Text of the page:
4. ...glad you finally had a sunny day--and what a wonderful day...lots of birds, and it even looked like it was warm! You've gotten lovely photos too.

  5. Wow what an impressive variety! Love the close-up of the Brent.

  6. Hi Lois. It was great to be out in the sunshine at long last.

    Cheers Roy ... mine too.

    Hi Kathie. I'm sure you would love it ... plenty of species to count AND observe.

    Thanks Kelly. May have to wait awhile before the sun reappears so made the best of wha was on offer.

    Hi Jen. Thanks. If only every trip out was that good!

  7. That is so cool!
    Excellent shots!

  8. What a great day you had! And so many nice images! Love those flight shots, Frank.

  9. You picked the best day of the year so far for your visit Frank and what a visit it was, no wonder it is a place you revisit!

    I have never seen a Dark-bellied Brent Goose, it is certainly a handsome creature and you got some lovely photos of it and of the rest of your walk. You also saw an impressive list of birds, what a great place to go!

  10. Nice outing Frank, neat to see the brent photos.

  11. What a great visit you had Frank. Excellent number of birds. Those flying Brent Geese must have been an amazing sight. Love that first capture of them.

  12. This goose species is particularly beautiful. And just look at how many they are, fantastic! Great post.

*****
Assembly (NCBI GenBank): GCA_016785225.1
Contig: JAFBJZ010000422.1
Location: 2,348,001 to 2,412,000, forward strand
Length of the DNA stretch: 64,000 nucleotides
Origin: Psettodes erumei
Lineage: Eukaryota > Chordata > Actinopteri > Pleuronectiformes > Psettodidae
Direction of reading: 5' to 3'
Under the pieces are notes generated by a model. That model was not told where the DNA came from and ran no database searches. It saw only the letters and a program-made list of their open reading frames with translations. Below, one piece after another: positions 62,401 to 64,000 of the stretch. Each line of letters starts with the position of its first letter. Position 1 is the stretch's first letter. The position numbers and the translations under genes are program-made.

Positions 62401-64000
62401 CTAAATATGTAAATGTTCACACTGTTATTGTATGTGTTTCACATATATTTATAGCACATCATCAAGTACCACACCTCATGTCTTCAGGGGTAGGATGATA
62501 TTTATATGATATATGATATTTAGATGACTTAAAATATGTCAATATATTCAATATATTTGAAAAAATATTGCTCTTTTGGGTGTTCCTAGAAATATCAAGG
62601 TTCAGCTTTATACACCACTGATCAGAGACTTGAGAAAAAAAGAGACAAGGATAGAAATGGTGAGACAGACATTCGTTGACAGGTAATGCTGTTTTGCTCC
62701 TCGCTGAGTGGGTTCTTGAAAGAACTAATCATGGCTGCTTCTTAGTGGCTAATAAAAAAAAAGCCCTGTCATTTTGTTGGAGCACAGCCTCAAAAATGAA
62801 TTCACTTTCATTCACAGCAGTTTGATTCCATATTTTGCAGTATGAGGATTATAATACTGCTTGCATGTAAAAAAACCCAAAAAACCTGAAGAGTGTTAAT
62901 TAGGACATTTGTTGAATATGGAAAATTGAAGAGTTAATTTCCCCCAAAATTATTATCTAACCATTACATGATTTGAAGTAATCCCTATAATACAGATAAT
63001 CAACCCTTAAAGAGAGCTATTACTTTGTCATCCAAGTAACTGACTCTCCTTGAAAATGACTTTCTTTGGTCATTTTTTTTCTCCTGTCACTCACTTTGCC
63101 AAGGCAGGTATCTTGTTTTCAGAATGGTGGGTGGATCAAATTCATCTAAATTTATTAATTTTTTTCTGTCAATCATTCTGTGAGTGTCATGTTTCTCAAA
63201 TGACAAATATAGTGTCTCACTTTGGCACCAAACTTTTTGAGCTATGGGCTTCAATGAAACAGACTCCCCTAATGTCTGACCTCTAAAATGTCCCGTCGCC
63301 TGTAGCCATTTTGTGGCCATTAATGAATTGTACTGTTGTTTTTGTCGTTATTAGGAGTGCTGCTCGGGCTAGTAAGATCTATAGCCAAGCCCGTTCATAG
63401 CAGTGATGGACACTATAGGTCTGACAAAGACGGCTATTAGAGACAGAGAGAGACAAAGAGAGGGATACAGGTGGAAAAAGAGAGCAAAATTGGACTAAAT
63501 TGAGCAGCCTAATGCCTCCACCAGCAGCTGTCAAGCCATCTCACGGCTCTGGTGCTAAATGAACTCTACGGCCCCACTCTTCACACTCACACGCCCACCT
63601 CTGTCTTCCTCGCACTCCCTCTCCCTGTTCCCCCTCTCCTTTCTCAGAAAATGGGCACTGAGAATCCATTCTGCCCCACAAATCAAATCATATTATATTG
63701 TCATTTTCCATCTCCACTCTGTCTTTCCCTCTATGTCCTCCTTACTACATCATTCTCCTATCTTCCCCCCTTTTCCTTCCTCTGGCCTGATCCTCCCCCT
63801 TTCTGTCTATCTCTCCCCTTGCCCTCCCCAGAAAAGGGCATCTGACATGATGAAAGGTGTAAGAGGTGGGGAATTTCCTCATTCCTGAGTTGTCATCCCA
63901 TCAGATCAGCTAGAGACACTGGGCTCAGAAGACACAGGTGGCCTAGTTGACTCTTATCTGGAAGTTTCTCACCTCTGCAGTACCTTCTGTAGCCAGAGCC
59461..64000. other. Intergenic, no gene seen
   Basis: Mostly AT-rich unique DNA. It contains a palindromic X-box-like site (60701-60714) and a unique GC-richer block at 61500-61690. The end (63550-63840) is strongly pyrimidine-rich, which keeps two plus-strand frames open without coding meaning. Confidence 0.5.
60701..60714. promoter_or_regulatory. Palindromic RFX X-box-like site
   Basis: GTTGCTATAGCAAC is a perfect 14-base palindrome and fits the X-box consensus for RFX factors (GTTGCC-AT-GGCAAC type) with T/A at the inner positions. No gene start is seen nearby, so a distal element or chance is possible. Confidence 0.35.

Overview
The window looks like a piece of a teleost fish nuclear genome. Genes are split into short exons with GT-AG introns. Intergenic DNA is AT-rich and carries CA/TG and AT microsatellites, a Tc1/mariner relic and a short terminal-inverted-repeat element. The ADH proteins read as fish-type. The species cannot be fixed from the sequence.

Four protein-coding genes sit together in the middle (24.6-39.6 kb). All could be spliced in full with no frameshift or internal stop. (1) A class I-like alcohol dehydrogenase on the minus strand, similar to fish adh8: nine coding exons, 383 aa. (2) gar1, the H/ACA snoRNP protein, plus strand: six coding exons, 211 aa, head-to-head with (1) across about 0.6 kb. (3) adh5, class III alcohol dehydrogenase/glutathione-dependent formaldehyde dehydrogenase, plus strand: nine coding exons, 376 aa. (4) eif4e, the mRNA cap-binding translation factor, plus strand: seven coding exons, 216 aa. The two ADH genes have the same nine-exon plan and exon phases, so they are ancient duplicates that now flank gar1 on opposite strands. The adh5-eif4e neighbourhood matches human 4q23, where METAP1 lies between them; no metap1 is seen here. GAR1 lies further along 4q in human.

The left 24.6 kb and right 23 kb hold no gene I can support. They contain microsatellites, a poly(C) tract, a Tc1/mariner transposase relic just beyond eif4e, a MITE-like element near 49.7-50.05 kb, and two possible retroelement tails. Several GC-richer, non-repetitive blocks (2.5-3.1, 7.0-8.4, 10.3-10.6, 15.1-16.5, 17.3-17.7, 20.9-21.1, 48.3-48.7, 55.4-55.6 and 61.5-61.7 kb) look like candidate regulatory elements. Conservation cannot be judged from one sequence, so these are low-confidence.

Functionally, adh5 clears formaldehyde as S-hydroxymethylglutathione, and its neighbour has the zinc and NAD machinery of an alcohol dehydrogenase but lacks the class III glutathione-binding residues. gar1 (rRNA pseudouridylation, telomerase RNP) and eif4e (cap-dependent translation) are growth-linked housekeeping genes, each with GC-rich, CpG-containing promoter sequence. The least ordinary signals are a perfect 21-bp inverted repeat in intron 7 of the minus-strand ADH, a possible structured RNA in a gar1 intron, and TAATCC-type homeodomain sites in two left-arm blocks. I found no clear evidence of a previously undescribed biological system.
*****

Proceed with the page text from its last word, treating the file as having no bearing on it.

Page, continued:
13. Thanks Sarah and Mona.

    Hi Jan. I've waited a long time for a sunshine visit; just a pity the high tide wasn't a bit earlier. Yes, a delightful little species ... has to be my favorite winter Goose.

    Thanks Jann E.

    Cheers Keith. Always a delight to see so many of one species all together.

    Yes, it is JM. Just a few of the 000's that winter along the south coast.

  14. Unbelievable. What a flock of birds. Beautiful images. I bet you had fun. Carol

  15. what a great day. So many birds! Love it. My world is still empty of them.

  16. Thanks Carol. Always fun watching the Brent.

    NatureFootstep. I guess you'll have to wait a while until some of our winter visitors return northwards.

  17. Great to see these photos Frank. I'm from the area, left it 8 yrs ago to move to Scotland, and know it well. I used to spend many hours birding near Langstone Harbour, lived a short walk from the shore. Brought back memories! Karen

  18. Karen the Artist. I'm delighted this brought back happy birding memories for you Karen.

  19. Hi Frank
    Didn't know you were in the blogosphere until you came up as Featured Bird Blogger of the Week! And you've retired, too, so plenty of time to get out and find things to blog about. Well done, keep it up!


  20. Hi Peter. Thanks for the visit. Hope you are well and enjoying life. FAB.


I hope you enjoyed your visit and I always appreciate your comments and feedback.